When you think of something that’s stressful, you probably don’t immediately think “wine tastings.”
Neither did the customers of Pinot Boutique, a wine store in Philadelphia owned by Dan Soskin.
But the truth is that any retail store trying to host an event is bound to run into the obstacle of time and organization… and that’s not to mention the cost. Many small businesses decide that the return on investment just isn’t worth it.
Dan walked this line delicately. On his part, the store’s wine tastings were mostly a labor of love – with the emphasis on labor.
The biggest problem for him was that he had no way to gather all of his guests’ RSVPs and keep them organized. Instead, he scrambled back and forth from phones to notebook to computer to make sure that each tasting ran smoothly.
But, just by following three steps, Dan managed to turn the tastings from break-even events to a reliable source of business. Here are Dan’s three steps to making sure his wine tastings are an (almost) stress-free experience:
1. Ditch the notebook.
When Dan was first hosting events, he had enough trouble just remembering everything he had to do.
To promote Pinot Boutique’s wine tastings, he needed to make sure he wrote an in-store advertisement and collected guest names in a notebook. He also had to write down the information of everyone who called in, and rewrite the event information for potential guests who visited the store’s website.
Finally, he wrote another description of the event that he emailed to customers.
“Dan had to write the same information in three or four different places,” says Katya Binerva. Her web design firm, baseklas, did extensive work for Pinot Boutique to simplify the process.
They both knew that the real problem was that guest RSVPs ended up scattered across three different platforms. That brought them to the second step:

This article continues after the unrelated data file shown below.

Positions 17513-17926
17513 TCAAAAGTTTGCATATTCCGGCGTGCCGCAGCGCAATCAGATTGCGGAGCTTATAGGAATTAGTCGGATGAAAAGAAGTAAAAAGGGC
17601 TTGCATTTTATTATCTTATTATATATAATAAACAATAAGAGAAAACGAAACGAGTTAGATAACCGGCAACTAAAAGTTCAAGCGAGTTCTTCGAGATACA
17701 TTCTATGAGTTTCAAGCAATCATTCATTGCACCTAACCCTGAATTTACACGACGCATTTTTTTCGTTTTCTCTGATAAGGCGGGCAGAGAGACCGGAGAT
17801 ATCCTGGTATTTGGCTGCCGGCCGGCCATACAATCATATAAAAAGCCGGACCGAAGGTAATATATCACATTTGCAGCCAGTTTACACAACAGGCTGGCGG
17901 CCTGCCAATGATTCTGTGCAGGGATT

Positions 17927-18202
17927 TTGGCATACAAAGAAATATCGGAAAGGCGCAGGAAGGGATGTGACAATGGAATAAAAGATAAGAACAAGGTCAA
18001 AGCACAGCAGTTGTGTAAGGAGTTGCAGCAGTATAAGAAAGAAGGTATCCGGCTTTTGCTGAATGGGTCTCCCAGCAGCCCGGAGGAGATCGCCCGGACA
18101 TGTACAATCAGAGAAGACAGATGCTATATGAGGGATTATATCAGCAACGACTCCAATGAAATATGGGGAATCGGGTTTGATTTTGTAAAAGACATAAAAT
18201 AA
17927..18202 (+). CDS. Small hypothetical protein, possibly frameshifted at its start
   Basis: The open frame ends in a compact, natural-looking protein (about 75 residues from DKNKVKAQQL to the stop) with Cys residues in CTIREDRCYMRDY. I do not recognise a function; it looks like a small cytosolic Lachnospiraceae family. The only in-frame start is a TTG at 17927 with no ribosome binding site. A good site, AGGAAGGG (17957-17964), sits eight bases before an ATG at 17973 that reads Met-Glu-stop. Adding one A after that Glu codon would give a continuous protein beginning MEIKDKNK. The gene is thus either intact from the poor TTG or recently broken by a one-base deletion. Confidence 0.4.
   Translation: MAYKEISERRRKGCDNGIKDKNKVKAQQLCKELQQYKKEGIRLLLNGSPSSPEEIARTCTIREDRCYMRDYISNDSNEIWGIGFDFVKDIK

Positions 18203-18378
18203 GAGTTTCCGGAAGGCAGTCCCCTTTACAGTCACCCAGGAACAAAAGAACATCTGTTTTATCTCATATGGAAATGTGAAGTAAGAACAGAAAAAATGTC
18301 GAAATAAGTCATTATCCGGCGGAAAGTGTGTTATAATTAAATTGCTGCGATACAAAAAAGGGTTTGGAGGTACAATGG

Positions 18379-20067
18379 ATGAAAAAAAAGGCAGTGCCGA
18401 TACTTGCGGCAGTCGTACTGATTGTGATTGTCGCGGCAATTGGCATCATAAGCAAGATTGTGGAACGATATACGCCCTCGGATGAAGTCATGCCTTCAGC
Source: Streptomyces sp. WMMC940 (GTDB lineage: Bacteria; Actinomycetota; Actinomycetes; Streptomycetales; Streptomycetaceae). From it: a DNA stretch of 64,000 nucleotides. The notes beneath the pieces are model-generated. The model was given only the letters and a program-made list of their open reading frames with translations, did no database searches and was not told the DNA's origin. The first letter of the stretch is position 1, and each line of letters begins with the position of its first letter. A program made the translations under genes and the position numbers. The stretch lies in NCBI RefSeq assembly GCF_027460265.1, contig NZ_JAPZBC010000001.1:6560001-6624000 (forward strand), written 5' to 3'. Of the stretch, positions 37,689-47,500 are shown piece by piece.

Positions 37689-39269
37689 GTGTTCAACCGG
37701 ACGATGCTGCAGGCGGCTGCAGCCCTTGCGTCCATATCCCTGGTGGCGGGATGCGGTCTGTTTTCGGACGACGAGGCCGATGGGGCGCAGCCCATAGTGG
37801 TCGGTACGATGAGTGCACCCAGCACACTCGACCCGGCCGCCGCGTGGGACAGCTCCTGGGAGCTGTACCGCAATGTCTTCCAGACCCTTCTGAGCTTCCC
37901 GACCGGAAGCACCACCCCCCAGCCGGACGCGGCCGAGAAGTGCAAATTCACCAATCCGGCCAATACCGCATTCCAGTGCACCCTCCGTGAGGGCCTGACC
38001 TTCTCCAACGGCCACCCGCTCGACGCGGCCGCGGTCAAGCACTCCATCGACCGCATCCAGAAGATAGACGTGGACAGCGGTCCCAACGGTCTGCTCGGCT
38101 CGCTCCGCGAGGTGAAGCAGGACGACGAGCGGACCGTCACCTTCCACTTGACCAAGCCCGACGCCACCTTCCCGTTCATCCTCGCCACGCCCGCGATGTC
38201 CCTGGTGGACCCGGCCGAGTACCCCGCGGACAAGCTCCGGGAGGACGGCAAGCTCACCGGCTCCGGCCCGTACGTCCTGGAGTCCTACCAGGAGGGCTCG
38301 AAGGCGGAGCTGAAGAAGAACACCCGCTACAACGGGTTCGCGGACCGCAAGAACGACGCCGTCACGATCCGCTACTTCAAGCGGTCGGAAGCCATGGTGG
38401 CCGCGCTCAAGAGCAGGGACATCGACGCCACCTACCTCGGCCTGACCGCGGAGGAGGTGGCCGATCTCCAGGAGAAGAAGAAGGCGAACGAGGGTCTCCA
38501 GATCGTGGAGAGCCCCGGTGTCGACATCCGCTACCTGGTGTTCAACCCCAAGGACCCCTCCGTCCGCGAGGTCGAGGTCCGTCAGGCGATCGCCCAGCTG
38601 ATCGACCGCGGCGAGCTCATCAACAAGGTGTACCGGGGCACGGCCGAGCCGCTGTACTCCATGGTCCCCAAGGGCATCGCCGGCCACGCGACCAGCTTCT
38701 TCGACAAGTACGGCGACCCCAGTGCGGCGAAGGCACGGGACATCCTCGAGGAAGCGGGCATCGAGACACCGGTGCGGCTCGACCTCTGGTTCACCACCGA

2. Keep all the guest and event information in one place.
Katya decided to use Event Marketing from Constant Contact, which allowed her to make a single online homepage for each event to handle guest registrations.
She put a link to that homepage in every place that customers would register.
“Now, every guest who wants to sign up for a class – whether that’s through the Pinot website or an email – goes to the same place,” Katya explains.
What this means is that, instead of scrambling to write everything down in three different spots, all Dan has to do is create one event with the event marketing tool. And if customers want to sign up in the store, Dan just types their information into his computer.
The best part is that Katya made sure that every time Dan creates a new event home page, the website is updated in real-time, so Dan doesn’t have to rewrite all of the class information more than once.
3. Host the event.
Thanks to Dan and Katya’s hard work, Dan’s own work is much easier.
Since all of the guest RSVPs now go straight to the event marketing homepage regardless of where they came from, Dan no longer has to keep track of who paid, who accepted, and who declined.
The guest names and emails are all placed into a contact list that Dan can export to Excel if he wants to print it out for the event and sign in guests as they arrive.
In short, his experience with his store’s events is now almost as relaxing as his customer’s.
“Dan doesn’t have to spend all of that time setting things up anymore, because all of the data goes to the event marketing tool automatically,” Katya says.
Combining the experience with revenue
Dan had always known the value in providing an experience for his customers, but by using event marketing as a tool, he saved so much time that the wine tastings and classes at Pinot Boutique started to pay off.
“Constant Contact significantly improved our ability to market our classes and events,” Dan says. “It’s clear that the net result has been an increase in ticket sales and RSVP’s.”
And who could resist experiences like the Philadelphia Vino Voyage?
Did you know you can use event marketing to integrate a homepage into your website just like Pinot Boutique? Try it today!